Only really of interest (to some) as a campy product of its time, Once You Kiss a Stranger… transposes Highsmith’s first novel, Strangers on a Train, to the world of US Pro Golf, with the kind of results that that move might suggest. (Highsmith is actually only credited thus in the film: “suggested by a novel by…”). Bruno, the psychotic main character in the book and Hitchcock’s film, is now a woman-child, Diana (played by Carol Lynley, perhaps best known for playing Mrs Lake in Bunny Lake Is Missing (1965) and her role in The Poseidon Adventure (1972)), but the film is ridden with cliché, redundant scenes, and spends way more time on the golf course than really it ought to.
Incidentally, the director Robert Sparr was killed shortly after making the film in a plane crash whilst scouting locations with a fellow Star Trek crew member – Sparr had previously directed episode #15, Shore Leave, of the original series of the sci-fi show in 1966. Once You Meet a Stranger, a second film adapting Strangers on a Train this time for TV, appeared in 1996 and this time changed the gender of both main protagonists (played by Theresa Russell and Jacqueline Bisset) to further diminishing effect.
A Dog’s Ransom (David McWhinnie, 1978)
In 1978, Thames TV series Armchair Thriller (some viewers may recall the series opening credits featured a shadow appearing to sit down in an armchair) featured a six-part adaptation of the 1972 Highsmith novel of the same name. Terribly dated, it’s a long 3 hours, for sure…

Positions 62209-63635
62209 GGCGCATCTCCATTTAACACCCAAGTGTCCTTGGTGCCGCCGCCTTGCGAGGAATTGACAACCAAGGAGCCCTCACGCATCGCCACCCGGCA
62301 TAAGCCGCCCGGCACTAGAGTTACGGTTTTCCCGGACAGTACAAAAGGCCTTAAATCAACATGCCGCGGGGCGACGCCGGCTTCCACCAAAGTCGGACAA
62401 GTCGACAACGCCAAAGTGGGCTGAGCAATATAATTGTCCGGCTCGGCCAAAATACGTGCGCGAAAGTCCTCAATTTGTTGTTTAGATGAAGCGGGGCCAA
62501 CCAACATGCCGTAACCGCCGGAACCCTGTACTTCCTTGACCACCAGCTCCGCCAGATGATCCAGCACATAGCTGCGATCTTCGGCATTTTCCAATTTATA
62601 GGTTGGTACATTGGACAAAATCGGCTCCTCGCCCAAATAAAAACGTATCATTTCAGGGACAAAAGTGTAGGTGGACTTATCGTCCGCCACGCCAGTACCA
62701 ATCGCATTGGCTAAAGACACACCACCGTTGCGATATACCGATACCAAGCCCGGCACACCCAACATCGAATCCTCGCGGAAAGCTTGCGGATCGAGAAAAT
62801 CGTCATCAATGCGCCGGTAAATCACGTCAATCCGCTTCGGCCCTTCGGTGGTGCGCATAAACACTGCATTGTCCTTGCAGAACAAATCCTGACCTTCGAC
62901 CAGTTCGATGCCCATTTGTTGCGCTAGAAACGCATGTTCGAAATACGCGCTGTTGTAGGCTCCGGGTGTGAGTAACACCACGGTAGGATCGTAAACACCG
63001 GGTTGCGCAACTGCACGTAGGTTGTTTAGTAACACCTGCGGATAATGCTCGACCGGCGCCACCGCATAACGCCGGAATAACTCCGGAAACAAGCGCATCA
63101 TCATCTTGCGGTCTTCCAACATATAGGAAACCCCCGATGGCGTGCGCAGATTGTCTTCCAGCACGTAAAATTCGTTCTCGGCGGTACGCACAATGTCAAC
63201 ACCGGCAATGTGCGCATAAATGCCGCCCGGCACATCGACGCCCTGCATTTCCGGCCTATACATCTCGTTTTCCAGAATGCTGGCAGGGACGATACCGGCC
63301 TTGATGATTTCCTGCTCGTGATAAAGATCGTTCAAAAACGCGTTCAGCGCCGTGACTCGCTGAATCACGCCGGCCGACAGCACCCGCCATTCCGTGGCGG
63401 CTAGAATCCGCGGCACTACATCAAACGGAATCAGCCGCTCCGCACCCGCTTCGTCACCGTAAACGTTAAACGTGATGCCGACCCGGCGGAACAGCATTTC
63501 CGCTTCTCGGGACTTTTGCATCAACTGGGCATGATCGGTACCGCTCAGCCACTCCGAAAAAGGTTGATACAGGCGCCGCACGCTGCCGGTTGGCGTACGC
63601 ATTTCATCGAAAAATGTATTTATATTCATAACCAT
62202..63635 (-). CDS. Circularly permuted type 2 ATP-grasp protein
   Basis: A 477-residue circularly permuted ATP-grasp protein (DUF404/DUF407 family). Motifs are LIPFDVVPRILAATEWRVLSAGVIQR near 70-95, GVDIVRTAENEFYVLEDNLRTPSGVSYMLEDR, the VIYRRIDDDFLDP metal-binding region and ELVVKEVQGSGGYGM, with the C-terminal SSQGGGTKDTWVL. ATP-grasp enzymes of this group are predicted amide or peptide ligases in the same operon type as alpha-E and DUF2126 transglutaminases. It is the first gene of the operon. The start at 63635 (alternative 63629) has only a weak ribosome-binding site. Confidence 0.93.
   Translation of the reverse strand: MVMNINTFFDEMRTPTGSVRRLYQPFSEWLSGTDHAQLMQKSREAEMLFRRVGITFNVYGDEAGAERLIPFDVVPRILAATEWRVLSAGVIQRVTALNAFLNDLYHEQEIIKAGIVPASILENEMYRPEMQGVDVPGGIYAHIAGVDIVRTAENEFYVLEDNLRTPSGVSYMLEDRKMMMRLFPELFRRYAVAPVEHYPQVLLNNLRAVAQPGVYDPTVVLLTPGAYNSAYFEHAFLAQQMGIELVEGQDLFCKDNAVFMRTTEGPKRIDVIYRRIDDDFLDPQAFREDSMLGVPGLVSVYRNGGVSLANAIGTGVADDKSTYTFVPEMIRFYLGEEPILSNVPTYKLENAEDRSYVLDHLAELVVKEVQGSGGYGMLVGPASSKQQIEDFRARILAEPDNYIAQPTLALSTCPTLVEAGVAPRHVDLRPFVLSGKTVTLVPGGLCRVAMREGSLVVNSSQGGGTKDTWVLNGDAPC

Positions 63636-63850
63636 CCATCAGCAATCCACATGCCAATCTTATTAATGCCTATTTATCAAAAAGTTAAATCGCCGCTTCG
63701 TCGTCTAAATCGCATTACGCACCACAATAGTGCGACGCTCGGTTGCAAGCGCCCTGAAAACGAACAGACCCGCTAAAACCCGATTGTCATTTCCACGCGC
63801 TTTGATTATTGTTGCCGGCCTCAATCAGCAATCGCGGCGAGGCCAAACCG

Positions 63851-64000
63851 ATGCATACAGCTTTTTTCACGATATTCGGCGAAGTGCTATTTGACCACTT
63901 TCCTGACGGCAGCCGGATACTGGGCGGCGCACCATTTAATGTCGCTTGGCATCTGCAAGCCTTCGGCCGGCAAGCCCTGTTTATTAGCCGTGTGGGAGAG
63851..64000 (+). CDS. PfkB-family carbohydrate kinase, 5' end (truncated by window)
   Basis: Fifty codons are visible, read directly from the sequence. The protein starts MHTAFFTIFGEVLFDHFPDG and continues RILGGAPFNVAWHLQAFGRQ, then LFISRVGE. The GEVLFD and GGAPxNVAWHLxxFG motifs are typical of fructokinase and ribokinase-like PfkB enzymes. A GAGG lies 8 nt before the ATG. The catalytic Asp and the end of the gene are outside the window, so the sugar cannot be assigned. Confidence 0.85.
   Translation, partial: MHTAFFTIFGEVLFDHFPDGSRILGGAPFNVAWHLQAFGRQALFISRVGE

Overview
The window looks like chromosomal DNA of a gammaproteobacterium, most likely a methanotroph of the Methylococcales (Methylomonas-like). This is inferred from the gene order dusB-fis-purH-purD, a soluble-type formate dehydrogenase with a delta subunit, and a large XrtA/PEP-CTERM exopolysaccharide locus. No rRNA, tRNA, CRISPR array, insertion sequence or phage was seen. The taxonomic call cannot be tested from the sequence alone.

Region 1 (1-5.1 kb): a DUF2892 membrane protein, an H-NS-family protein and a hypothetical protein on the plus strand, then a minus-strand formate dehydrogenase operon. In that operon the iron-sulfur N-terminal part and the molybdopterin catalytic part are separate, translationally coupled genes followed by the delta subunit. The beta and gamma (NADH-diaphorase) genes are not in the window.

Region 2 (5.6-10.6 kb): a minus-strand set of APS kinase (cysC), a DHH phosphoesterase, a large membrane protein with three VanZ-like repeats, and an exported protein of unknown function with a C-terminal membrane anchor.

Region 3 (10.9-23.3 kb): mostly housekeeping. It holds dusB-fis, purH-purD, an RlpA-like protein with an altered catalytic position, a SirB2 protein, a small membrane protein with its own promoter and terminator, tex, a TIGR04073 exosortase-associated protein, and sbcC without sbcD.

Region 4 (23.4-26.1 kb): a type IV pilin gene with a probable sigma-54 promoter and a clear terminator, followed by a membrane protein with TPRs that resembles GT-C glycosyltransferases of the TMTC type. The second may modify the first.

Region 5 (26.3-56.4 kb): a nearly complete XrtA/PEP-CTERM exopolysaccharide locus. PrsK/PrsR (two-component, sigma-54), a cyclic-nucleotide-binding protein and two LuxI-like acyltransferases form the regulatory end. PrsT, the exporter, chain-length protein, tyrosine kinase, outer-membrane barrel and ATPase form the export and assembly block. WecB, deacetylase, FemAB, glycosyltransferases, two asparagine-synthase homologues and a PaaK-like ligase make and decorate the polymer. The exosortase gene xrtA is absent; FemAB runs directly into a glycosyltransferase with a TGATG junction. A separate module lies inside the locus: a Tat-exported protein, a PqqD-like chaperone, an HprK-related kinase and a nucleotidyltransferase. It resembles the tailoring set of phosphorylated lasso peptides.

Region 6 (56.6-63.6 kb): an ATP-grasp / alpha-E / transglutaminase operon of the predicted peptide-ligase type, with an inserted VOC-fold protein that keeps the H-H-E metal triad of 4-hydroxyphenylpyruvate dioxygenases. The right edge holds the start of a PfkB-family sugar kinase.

Mistress of Suspense (1990-92)
A TV series (a British/French coproduction) known in the UK as Mistress of Suspense (and “Chillers” in the US) and which ran from 1990 to 1992, featured 12 adaptations of Highsmith’s short stories and is almost the definition of a mixed bag. Three of these episodes are wonderful, and have made it into our series of double bills at Filmhouse (A Curious Suicide, The Cat Brought It In and Sauce for the Goose) but the others range from the bland to the truly awful. Sauce for the Goose was also adapted for Tales of the Unexpected TV Series (1979 – 1988) but not even the presence of Hollywood royalty in the shape of Gloria Grahame could save it from the rather feeble, broad comedy on display.
There were also a number of adaptations we simply couldn’t track down or arrange viewing copies of:
- A very recent adaptation of The Blunderer, retitled as A Kind of Murder (2015), directed by Napier University-trained Dr Who veteran Andy Goddard and starring Eddie Marsan and Patrick Wilson. The film world premiered at the Tribeca Film Festival back in April 2016 but the producers could not be persuaded to let us see it.
- La rançon du chien (Peter Kassovitz, 1996), a French TV Movie of A Dog’s Ransom.
- Petits contes misògins (Pere Sagristà, 1995), a Spanish/Catalan TV compendium of the short story collection Little Tales of Misogyny.
- A German TV adaptation of The Cry of the Owl, Der Schrei der Eule (Tome Toelle, 1987).
- A two-part TV adaptation of Deep Water, Tiefe Wasser (Franz Peter Wirth, 1983).
- ITV Summer Playhouse #1: The Sleeping Partner (1967), on which Highsmith was a writer.
- The Wednesday Thriller episode The Cellar (1965), on which Highsmith was a writer.
- 77 Sunset Strip episode One False Step (1958), a loose reworking of Strangers on a Train.
- Jane Wyman Presents The Fireside Theatre episode The Perfect Alibi (1957) from a story by Highsmith, written by Gene Roddenberry.
- Climax! episode To Scream at Midnight (1956), based on a story by Highsmith.
- Studio One in Hollywood episode The Talented Mr. Ripley (1956) directed by Planet of the Apes’ Franklin J. Schaffner!